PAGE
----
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Russian journalist who died in fall probed Putin defence deal

Russian journalist Ivan Safronov, who fell to death from his apartment building window, had faced threats while reporting on a highly sensitive story that Russia planned to sell sophisticated missiles to Syria and Iran. Had Safronov’s story been right, it would have caused enormous embarrassment to President Vladimir Putin, who had assured Israel and the United States that the arms deal had been scrapped.

Ivan Safronov, a military correspondent for Russia's top business daily Kommersant, seen in Moscow in this August 2, 2005 file photo. Safronov, the military affairs writer for Kommersant, died after falling out of a window, and some critics suggested that he might have been killed for his critical reporting about the Russian military and defence deals. (AP Photo/Valery Melnikov, Kommersant)

Kommersant, the independent business daily for which the journalist worked, reported that Safronov had recently told colleagues he was warned that he would face a criminal investigation for possibly revealing state secrets if he reported allegations that Russia had struck a deal to supply Iskander missiles to Syria. “Ivan Safronov said he was not going to write about it for a while because he was warned that it would create a huge international scandal and the FSB [Federal Security Service] would launch a criminal case on charges of breaching state secrets,” the newspaper said.

Pavel Felgenhaur, a leading commentator on Russian military affairs, told a news agency, “If confirmed, this story would have sharply aggravated relations between Russia and Israel and the US. People have been killed for less.”

Safronov fell out of the staircase window between the fourth and the fifth floors of his apartment building around 4 pm on Friday. Two university students living in a nearby building heard a thud, saw Safronov on the ground with the window open above, and called emergency workers. The journalist was alive immediately after the fall, but at least a half hour passed before help arrived, Kommersant said.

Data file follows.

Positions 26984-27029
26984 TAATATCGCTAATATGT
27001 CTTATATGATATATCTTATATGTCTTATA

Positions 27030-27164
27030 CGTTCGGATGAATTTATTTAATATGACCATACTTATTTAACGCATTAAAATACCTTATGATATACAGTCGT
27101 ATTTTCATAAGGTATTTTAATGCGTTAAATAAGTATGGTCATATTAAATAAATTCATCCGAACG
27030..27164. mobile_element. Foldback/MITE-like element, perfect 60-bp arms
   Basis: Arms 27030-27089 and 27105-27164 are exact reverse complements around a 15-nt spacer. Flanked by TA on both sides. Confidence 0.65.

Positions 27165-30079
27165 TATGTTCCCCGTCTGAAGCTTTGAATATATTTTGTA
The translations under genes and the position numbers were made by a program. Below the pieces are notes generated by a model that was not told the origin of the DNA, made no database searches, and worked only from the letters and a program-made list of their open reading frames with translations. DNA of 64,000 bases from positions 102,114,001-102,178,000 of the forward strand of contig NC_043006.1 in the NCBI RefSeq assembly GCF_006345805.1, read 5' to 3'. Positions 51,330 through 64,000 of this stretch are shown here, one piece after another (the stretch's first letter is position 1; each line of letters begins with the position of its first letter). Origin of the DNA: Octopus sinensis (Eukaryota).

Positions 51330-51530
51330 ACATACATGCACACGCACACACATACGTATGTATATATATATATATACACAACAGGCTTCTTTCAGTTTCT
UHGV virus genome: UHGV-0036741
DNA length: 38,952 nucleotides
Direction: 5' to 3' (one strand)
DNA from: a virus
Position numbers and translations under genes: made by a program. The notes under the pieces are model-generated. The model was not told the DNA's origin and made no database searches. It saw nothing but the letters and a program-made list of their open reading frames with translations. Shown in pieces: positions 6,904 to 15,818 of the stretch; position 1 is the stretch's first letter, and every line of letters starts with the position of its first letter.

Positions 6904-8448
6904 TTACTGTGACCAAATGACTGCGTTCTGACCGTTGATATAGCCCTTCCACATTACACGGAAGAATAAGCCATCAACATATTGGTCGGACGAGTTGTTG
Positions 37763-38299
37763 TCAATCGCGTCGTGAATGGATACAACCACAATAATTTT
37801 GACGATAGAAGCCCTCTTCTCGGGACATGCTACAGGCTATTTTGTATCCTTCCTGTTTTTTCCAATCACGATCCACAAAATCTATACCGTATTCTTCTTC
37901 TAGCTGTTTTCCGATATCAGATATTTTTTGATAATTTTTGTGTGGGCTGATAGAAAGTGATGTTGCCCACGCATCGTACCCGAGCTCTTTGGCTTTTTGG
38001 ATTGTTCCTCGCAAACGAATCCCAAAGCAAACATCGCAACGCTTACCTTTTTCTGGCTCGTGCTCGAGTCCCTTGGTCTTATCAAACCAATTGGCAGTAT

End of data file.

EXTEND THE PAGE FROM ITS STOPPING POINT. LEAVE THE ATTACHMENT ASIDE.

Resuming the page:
Prosecutors are considering suicide to be likely but have not yet completed their investigation, the daily reported. Safronov’s colleagues, however, felt suicide was unlikely. “Everyone who knew him would rule out suicide as a possibility,” Dmitry Kamyshev, Safronov’s editor, told the Committee to Protect Journalists (CPJ). “It was against his nature.” Kamyshev said the last time he spoke to Safronov, just a few days before his death, the journalist sounded “his usual self” and in good spirits.

Safronov had returned in February from a reporting trip to Abu Dhabi, United Arab Emirates, where he covered the annual International Defence Exhibition and Conference, a gathering of defence manufacturers. He was due back at work this week, his editor said.

A former colonel in the Russian Space Forces, Safronov, 51, wrote about military and space issues for Kommersant. Most recently, he had written about changes in the defence leadership and problems in military training that had led to the deaths of young soldiers, Kamyshev told CPJ. He also wrote about defence technology and military testing failures that often went unacknowledged and unreported by the army.

In December 2006, Safronov wrote about the third consecutive launch failure of the Bulava intercontinental ballistic missile. The military did not acknowledge the failure, the Associated Press reported. Since he started working for Kommersant in 1997, Safronov had been questioned a number of times by the Federal Security Services (FSB) on suspicion of publishing state secrets but was never charged, AP said.

“For some reason it is those journalists who are disliked by authorities that die in our country,” popular daily Moskovsky Komsomolets editorialised. “Safronov was one of those. He knew much about the real state of affairs in the army and the defence, and he wrote about that. .... He wrote objectively and to the point, and that sharply irritated authorities.”

The International Federation of Journalists (IFJ) has established an international commission of inquiry to investigate the killings of journalists in Russia in the last 20 years. IFJ will hold its world congress in Moscow in May where the fight against impunity for journalists’ killers will be one of the main topics of discussion.

Russia is among the most dangerous countries for journalists and is plagued by attacks on reporters who seek to expose official corruption and other abuses. The problem was highlighted by the October killing of Anna Politkovskaya, an investigative reporter and a harsh critic of human rights abuses in Chechnya. CPJ said in January that 44 Russian journalists have been killed since 1992, making Russia the third-deadliest country for journalists after Iraq and Algeria during that time. Thirteen journalists have been killed in contract-style murders since Putin took office in 2000, it said.

Date posted: March 7, 2007 Date modified: May 23, 2018 Total views: 5